For some investors, "responsibility" has a rotten reputation. Critics have begun to step forward against those who pressure corporate America to do business in more conscientious ways.

Last month, The Wall Street Journal ran a piece by Aneel Karnani that called corporate social responsibility, or CSR, ineffective or even harmful. Karnani essentially repeats the traditional -- and simplistic -- line about the pursuit of profits being corporations' only responsibility, arguing that this relentless focus will magically increase social welfare. (Except, of course, when it absolutely doesn't.)

Capitalism has been a force for social welfare over the long term, allowing individuals to enjoy an enhanced standard of living amid innovative business activity and economic growth. However, the lessons of the financial crisis alone show that many corporate managers need to seriously question their methods for achieving sustainable profitability.

Doing well and doing good
In his article, Karnani asks:

Can companies do well by doing good? Yes -- sometimes. But the idea that companies have a responsibility to act in the public interest and will profit from doing so is fundamentally flawed. ... Very simply, in cases where private profits and public interests are aligned, the idea of corporate social responsibility is irrelevant: Companies that simply do everything they can to boost profits will end up increasing social welfare. In circumstances in which profits and social welfare are in direct opposition, an appeal to corporate social responsibility will almost always be ineffective, because executives are unlikely to act voluntarily in the public interest and against shareholder interests.

One of his supporting examples is the fast-food industry, which he claims started offering healthier menu options because it finally could do so profitably, not because of social activism or the public good. This made me wonder whether Karnani's writing in a vacuum. In the real world, these things are all related.

McDonald's (NYSE: MCD) and other big fast-food companies were surely influenced by what the market wanted: healthier menu options. But why did customers demand better food? Because the media and social activists spent years helping to educate the public about the unhealthiness of fast-food diets. Stories about America's obesity epidemic fill the news, and the government has begun criticizing diet-related illnesses for driving up health-care costs.

Without healthier choices on their menus, those fast-food giants would have looked like a huge part of a social health problem. When faced with such a long-term risk, companies must innovate. If they behave in ways that make customers doubt their good intentions, those customers will walk away, endangering the financial well-being of even the most powerful brands.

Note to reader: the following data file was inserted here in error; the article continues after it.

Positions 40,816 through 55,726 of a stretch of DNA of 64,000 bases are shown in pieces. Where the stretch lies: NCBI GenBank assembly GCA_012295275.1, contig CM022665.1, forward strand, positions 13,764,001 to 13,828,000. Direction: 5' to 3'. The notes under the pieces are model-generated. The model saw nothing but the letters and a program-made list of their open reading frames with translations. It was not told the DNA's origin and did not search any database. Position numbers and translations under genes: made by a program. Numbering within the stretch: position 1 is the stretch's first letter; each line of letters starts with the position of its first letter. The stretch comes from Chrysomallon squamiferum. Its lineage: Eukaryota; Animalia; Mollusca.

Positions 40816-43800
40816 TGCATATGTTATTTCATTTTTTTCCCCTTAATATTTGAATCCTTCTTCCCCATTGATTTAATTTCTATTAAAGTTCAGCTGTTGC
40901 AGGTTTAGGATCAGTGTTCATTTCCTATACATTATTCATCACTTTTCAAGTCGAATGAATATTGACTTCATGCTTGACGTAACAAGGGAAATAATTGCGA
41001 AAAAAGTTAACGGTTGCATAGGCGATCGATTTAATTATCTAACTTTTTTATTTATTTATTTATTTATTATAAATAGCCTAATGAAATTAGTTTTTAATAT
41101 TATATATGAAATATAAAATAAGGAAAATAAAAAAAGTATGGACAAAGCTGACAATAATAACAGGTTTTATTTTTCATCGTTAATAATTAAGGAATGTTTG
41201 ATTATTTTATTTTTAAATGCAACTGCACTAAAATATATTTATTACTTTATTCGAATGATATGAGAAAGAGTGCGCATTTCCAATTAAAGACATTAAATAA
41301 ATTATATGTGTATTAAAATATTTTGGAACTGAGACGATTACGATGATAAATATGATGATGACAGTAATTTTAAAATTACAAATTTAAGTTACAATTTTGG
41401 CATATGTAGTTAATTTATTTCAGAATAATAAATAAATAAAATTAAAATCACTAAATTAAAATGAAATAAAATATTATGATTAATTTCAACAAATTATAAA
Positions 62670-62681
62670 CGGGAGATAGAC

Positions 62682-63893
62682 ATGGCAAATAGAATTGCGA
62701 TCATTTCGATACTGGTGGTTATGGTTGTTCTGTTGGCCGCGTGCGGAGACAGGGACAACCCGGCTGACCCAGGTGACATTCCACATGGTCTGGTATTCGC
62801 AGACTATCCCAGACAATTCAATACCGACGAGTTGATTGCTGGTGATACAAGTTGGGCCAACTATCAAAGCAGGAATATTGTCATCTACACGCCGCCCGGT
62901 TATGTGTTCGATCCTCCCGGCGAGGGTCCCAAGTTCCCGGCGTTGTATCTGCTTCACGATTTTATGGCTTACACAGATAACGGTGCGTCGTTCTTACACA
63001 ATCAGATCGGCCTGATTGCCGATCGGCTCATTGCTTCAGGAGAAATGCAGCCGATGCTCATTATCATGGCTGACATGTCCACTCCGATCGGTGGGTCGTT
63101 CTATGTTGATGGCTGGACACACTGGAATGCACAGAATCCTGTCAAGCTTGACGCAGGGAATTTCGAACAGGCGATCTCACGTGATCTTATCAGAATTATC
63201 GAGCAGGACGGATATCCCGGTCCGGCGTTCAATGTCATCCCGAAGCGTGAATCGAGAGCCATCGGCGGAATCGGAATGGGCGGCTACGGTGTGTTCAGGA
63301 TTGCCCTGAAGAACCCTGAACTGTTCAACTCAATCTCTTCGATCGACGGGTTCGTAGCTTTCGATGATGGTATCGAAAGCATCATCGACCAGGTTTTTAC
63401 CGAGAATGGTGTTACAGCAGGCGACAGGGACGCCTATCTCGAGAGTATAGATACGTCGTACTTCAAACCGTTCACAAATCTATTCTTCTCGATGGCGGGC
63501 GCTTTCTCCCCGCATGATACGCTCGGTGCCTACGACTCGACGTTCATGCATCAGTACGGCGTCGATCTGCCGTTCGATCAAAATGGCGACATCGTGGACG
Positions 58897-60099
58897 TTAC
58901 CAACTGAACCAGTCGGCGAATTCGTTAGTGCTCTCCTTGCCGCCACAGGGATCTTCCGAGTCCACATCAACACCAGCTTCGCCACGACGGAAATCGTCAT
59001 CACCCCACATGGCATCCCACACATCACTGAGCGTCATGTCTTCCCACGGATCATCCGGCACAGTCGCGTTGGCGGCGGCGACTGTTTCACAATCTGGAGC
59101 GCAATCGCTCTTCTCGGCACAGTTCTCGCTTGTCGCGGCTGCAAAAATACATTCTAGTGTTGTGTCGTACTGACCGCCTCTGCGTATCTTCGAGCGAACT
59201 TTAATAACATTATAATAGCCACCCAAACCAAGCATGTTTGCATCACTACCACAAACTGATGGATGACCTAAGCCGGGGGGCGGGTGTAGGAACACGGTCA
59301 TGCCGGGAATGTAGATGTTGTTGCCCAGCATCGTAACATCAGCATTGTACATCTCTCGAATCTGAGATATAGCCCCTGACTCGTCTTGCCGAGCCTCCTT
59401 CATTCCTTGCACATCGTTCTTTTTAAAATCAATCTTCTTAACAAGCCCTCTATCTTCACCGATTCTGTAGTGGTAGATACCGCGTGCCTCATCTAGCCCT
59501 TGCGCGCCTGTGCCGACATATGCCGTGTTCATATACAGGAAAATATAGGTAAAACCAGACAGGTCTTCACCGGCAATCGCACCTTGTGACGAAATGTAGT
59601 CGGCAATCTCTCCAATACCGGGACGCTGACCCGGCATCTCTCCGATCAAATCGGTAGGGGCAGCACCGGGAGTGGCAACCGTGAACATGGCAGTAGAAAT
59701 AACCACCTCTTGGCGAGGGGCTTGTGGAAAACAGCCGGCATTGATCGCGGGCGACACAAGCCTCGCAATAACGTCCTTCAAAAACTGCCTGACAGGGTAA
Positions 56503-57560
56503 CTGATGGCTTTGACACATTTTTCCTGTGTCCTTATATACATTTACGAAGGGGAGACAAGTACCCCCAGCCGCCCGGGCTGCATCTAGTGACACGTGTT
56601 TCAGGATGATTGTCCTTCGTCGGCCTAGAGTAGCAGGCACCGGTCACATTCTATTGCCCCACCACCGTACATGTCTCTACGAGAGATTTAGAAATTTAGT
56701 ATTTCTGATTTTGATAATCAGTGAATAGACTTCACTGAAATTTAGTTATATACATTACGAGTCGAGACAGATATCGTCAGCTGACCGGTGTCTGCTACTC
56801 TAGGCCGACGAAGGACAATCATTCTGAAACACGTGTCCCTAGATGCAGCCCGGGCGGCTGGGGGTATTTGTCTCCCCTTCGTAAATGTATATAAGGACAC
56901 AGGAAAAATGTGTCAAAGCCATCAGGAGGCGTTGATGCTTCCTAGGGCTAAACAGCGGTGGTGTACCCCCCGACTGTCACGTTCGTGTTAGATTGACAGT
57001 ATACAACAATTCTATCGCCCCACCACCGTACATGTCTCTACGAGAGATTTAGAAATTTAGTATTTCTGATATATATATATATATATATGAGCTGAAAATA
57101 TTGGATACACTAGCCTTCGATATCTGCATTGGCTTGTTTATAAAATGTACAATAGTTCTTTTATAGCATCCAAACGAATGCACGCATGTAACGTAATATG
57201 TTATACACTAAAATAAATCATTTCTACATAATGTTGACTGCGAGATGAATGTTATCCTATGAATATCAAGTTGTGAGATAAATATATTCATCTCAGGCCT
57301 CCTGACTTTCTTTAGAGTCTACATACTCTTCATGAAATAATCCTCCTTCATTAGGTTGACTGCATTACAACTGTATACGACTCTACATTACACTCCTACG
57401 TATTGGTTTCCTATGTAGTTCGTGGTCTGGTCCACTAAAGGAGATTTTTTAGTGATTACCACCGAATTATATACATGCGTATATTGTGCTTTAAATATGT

The good, the bad, and the ugly
Acting in the public interest is ultimately good for shareholder interests.

BP's (NYSE: BP) and Massey Energy's recent deadly disasters revealed that both companies may have placed short-term profits ahead of worker safety. Considering the painful roller-coaster ride their shareholders have endured after BP's oil spill and Massey's mine explosion, the companies might have been better off playing it safe.

Meanwhile, in light of the financial crisis, Goldman Sachs (NYSE: GS), Bank of America (NYSE: BAC), and Citigroup (NYSE: C) all earned potential spots on the list of sin stocks to avoid. When corporate managers sow the seeds of public distrust with irresponsible or self-serving behavior, they're doing shareholders no favors.

The lawsuits and regulatory changes that spring from reckless companies' high-profile debacles can hamper their long-term profitability. Worse yet, bad public relations breed unhappy customers, prone to defect to rivals and spread the kind of brand-busting ire that can decimate an offending business's market share.

In contrast, conscious capitalism, or stakeholder capitalism, takes into account more than simply short-term profits. Companies like Whole Foods Market (Nasdaq: WFMI) and Google (Nasdaq: GOOG) have social responsibility built into their missions, and both are profitable, successful companies with solid brands.

Forward thinking
Folks whose arguments match up with Karnani's may have it backward. Companies that build trust and goodwill foster loyal customers and attract less public ire and regulatory scrutiny. These businesses will ultimately enjoy far greater chances of survival and success than their less responsible counterparts. Acting in the interest of various stakeholders, including society at large, isn't antithetical to acting in the interest of shareholders.

Signs of corporate irresponsibility are a major, red-flag risk factor that investors shouldn't ignore. Myopic managers who ignore the possible ramifications of their actions may find themselves at a competitive disadvantage over the long haul.  

Whole Foods Market is a Motley Fool Stock Advisor selection. The Fool owns shares of Google, which is a Motley Fool Inside Value pick and a Motley Fool Rule Breakers recommendation. Try any of our Foolish newsletter services free for 30 days.

True to its name, The Motley Fool is made up of a motley assortment of writers and analysts, each with a unique perspective; sometimes we agree, sometimes we disagree, but we all believe in the power of learning from each other through our Foolish community.

Alyce Lomax owns shares of Whole Foods Market. The Fool has a disclosure policy.